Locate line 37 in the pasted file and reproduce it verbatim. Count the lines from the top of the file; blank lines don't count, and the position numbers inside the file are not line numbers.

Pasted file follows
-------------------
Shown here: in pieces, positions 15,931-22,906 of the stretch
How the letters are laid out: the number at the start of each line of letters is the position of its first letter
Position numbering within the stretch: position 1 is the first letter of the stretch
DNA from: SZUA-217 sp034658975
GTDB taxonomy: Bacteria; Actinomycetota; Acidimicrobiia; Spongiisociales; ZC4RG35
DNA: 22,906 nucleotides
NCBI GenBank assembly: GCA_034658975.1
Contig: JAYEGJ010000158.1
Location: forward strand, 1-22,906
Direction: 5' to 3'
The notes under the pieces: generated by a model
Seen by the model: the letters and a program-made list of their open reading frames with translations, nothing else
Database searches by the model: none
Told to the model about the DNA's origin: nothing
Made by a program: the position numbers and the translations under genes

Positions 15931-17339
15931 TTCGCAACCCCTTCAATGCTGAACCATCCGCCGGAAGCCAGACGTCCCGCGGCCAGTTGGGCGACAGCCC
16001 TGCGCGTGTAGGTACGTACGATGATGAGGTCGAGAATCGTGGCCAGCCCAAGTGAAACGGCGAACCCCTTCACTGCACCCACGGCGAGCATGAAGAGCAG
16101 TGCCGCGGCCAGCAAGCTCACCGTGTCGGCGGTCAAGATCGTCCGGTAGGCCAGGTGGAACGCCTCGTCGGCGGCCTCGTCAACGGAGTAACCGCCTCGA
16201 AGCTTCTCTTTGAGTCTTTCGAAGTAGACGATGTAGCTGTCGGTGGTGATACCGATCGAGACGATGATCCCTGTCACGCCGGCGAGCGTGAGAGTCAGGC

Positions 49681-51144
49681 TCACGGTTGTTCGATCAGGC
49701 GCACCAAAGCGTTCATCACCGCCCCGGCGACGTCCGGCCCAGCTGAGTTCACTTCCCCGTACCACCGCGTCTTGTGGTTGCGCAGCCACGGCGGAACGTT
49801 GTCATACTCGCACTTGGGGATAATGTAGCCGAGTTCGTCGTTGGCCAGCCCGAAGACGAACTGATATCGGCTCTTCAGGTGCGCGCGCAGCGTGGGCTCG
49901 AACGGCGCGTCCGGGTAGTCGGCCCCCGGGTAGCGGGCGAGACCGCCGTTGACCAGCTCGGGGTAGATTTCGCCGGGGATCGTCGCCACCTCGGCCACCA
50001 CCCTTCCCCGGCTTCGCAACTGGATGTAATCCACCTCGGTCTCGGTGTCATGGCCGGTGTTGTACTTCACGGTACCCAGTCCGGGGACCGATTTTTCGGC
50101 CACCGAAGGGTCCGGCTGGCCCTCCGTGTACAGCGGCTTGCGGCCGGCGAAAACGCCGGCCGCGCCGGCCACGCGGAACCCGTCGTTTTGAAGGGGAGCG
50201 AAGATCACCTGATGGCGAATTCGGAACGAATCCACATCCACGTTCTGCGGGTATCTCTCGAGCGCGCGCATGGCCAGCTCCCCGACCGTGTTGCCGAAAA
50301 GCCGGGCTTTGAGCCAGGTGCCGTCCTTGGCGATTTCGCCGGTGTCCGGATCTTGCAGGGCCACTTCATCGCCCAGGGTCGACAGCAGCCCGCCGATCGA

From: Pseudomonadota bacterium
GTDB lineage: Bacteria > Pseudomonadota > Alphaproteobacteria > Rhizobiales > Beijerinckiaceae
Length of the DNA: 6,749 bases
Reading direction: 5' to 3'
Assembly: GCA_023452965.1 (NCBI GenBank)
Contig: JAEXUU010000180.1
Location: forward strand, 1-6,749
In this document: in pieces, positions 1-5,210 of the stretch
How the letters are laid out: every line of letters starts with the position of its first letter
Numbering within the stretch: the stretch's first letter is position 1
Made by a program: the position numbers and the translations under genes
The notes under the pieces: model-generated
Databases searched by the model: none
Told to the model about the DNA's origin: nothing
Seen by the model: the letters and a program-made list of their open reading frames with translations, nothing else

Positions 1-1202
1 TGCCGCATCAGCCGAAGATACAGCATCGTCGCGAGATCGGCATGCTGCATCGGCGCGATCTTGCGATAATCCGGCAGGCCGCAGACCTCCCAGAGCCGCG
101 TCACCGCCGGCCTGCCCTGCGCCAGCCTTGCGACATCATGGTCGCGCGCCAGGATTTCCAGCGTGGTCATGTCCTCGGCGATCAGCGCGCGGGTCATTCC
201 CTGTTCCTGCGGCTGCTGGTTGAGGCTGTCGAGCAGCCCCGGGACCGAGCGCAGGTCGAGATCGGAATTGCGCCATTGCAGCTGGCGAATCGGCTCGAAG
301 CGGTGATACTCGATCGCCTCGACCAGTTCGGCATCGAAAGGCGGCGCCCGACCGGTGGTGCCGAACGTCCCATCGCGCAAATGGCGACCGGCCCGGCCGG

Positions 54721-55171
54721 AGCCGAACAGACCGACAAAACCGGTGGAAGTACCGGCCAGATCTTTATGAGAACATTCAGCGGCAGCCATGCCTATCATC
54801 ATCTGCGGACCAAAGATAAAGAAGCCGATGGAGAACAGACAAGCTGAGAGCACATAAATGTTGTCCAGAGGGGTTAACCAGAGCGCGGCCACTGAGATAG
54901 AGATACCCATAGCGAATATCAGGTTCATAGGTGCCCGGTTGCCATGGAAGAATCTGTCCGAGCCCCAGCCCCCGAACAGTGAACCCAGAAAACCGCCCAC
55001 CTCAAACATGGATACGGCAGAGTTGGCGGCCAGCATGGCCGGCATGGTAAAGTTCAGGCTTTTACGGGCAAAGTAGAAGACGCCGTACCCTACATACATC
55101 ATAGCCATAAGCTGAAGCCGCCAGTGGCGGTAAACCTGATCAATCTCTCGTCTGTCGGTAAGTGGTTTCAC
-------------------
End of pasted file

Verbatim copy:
In this document: in pieces, positions 1-5,210 of the stretch